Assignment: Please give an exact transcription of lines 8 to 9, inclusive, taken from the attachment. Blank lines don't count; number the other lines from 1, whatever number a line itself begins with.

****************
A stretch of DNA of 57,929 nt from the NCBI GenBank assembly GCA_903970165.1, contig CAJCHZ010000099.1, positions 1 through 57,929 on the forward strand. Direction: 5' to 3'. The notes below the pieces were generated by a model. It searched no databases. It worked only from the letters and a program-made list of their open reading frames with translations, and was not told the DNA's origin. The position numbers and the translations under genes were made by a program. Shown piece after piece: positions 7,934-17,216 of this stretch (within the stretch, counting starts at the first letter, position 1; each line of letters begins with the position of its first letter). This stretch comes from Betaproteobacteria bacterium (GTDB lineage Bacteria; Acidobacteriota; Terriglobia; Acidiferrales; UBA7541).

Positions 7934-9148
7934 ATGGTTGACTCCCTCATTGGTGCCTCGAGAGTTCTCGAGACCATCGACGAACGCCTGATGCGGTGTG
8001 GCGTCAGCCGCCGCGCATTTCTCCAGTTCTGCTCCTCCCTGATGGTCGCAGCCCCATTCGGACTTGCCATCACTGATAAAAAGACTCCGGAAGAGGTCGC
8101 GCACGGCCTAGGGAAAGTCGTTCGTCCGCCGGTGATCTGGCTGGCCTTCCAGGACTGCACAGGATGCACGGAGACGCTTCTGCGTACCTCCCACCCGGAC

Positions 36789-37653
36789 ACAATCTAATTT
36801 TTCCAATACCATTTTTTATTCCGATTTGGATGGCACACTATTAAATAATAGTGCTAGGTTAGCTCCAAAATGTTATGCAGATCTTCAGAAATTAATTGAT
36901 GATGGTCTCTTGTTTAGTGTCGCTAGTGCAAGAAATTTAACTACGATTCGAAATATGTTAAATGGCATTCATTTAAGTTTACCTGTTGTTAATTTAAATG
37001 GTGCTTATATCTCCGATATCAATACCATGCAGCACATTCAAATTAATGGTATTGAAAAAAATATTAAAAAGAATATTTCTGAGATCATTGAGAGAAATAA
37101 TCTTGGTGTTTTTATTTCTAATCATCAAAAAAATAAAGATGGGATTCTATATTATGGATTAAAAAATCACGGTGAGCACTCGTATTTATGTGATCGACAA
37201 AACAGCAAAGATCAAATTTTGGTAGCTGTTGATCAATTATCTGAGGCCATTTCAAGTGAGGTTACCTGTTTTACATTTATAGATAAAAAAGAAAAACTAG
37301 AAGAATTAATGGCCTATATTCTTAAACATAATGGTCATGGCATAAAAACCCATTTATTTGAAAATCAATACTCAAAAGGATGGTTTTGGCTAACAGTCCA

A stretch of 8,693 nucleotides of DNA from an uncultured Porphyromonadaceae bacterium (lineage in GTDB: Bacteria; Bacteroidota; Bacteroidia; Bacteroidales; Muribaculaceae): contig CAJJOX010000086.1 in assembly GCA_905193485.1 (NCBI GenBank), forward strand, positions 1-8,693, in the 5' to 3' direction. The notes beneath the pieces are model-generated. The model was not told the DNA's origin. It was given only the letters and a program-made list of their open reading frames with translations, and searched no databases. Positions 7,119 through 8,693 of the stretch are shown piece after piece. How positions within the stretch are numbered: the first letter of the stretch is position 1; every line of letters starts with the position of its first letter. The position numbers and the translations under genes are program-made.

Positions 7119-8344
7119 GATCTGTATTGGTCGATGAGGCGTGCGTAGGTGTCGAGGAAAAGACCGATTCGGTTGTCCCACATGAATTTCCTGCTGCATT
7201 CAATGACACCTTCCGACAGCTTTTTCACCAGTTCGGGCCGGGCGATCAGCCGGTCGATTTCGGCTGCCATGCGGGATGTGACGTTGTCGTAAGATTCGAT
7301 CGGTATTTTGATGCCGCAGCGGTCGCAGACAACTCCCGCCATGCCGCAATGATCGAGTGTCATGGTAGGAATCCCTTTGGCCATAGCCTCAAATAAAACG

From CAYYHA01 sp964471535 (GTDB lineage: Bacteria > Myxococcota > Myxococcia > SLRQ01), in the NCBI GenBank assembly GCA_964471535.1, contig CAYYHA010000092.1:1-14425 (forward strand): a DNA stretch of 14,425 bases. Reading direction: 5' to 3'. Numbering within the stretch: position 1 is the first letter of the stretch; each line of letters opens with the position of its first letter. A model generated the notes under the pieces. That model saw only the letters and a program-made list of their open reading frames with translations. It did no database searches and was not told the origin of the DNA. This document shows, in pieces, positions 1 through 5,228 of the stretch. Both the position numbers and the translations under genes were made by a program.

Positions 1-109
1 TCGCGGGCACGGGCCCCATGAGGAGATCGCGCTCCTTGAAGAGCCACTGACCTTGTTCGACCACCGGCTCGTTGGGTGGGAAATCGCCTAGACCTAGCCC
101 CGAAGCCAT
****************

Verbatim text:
36801 TTCCAATACCATTTTTTATTCCGATTTGGATGGCACACTATTAAATAATAGTGCTAGGTTAGCTCCAAAATGTTATGCAGATCTTCAGAAATTAATTGAT
36901 GATGGTCTCTTGTTTAGTGTCGCTAGTGCAAGAAATTTAACTACGATTCGAAATATGTTAAATGGCATTCATTTAAGTTTACCTGTTGTTAATTTAAATG